Changes to travel restrictions for immediate family members of Canadian citizens and permanent residents: What employers should know

Author:

 

Canada Publication June 9, 2020 - 5 PM ET

On June 8, 2020, the Order in Council applicable to foreign nationals entering Canada from any country other than the United States and the Order in Council applicable to foreign nationals entering Canada from the United States (the Orders), came into effect at 11:59 EDT.

Under the Orders, a foreign national1 who is an immediate family member of a Canadian citizen or permanent resident will now be permitted to travel to Canada to be with their immediate family member(s). Under the previous COVID-19 related measures, this was not possible. 

What conditions and requirements apply to affected foreign nationals?

Although this measure may be welcome news for a great number of affected Canadian citizens, Canadian permanent residents, and foreign nationals, it is important to note that foreign nationals entering Canada will be subject to certain conditions and requirements, including: 

  • Applicability: As mentioned above, the Orders only apply to foreign nationals who are immediate family members of a (i) Canadian citizen or (ii) permanent resident. In practice, this means that not all foreign nationals with family ties to Canada will be able to enter the country. For example, foreign nationals who are immediate family members of temporary residents in Canada, such as those on a student or work visa, do not fall under this exemption, and therefore are not admissible to Canada for the purposes of being reunited with an immediate family member. 

  • Minimum stay requirement: The foreign national must intend to stay in Canada for at least 15 days. Those who intend to stay in Canada for 14 days or less may continue to enter Canada for non-discretionary (essential) reasons only.

  • Quarantine requirement: The foreign national must quarantine for 14 days upon arrival.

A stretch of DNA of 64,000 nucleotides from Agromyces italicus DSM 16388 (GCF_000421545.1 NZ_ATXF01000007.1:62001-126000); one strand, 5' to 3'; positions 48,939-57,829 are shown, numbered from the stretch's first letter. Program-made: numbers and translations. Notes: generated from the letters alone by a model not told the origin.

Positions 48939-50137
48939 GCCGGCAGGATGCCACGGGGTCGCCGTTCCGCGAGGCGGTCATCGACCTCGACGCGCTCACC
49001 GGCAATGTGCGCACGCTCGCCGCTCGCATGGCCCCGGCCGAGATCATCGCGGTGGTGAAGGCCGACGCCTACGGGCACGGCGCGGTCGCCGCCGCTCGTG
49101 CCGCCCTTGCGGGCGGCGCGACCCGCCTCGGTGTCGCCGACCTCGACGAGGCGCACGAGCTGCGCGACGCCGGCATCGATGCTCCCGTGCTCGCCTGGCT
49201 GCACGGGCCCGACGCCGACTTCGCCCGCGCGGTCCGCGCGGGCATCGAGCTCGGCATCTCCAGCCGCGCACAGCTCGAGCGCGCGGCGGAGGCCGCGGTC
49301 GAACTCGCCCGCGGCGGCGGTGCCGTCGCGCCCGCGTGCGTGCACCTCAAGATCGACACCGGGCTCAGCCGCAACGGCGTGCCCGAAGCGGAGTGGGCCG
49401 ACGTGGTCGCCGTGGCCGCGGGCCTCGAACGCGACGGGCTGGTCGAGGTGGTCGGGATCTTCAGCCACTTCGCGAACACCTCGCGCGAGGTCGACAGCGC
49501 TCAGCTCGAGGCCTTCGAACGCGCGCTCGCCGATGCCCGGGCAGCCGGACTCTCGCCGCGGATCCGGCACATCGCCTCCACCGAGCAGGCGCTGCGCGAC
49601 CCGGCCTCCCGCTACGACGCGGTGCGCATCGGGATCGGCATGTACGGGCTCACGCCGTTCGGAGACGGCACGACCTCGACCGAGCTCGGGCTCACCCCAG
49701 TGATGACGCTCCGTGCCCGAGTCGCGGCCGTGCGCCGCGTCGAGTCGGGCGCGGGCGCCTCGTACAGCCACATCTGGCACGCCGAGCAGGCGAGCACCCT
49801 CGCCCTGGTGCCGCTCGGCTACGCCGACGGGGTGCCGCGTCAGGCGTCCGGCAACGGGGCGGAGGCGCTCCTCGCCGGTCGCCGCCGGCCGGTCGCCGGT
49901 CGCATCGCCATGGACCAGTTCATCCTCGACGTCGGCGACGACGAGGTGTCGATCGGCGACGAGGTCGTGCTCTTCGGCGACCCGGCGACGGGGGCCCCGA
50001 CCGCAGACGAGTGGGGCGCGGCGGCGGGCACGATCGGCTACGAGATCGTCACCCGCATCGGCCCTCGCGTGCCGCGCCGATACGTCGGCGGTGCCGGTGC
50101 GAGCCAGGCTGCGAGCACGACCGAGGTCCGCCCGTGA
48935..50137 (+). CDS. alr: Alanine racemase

• Health & safety conditions: The foreign national will not be allowed to enter Canada if they have tested positive for COVID-19, there is reason to believe they have COVID-19 or show signs or symptoms of COVID-19.

Who is considered to be an “immediate family member”?

The Orders now add “immediate family member” as an exemption to the COVID-19-related travel restrictions. As a result, foreign nationals who are immediate family members of a (i) Canadian citizen or (ii) permanent resident may now have the ability to visit Canada.  Under the Orders, “immediate family member” includes:

  • The spouse or common-law partner of a Canadian citizen or permanent resident;

  • A dependent child of a Canadian citizen or permanent resident, or of a Canadian citizen or permanent resident’s spouse or common-law partner. Here, a “dependent child” is a child  who is unmarried and less than 22 years of age; or is older than 22 but is unable to be financially self-supporting due to a physical or mental condition; 

  • The parent or step-parent of a Canadian citizen or permanent resident, or of a Canadian citizen or permanent resident’s spouse or common-law partner; or 

  • The guardian or tutor of a Canadian citizen or permanent resident.  

When do the Orders expire?

Although each of the Orders came into force on June 8, 2020 at 11:59 EDT, they expire on different dates:

Take-aways: How do the Orders affect employers and what tips should employers consider?

In light of these new travel restrictions, there are a number of key take-aways and tips that employers may want to consider at this time, including:

  • Provide employees with directions on how to protect health and safety in the workplace should they plan to welcome or house family members entering Canada from abroad under the Orders. This, for instance, could take the form of temporary flexible work arrangements or modified work conditions whereby employees who may be in contact with the visiting family members, either upon their arrival in Canada, or during the mandatory quarantine period, are permitted to work from home for 14 consecutive days. 

  • Encourage employees welcoming family from abroad to have a plan providing for (i) where the visiting family member will stay during quarantine; (ii) where the visiting family member will stay afterwards; and (iii) what to do should the employee or visiting family member exhibit COVID-19 symptoms or otherwise require medical attention in Canada.  

  • If necessary, amend and update any workplace travel guidelines or policy to reflect all changes included in the Orders.

  • Employees who welcome family members from abroad, especially children or the elderly, may as a result have heightened family-related responsibilities at home. To that end, employers will recall that under human rights legislation, employees have the right to be accommodated on family status grounds, up to the point of undue hardship.

We will keep you updated as new developments are made public on this subject.


Footnotes

1   Please note that under the Immigration and Refugee Protection Act, a “foreign national” means a person who is not a Canadian citizen or a permanent resident, and includes a stateless person.



Recent publications

Subscribe and stay up to date with the latest legal news, information and events...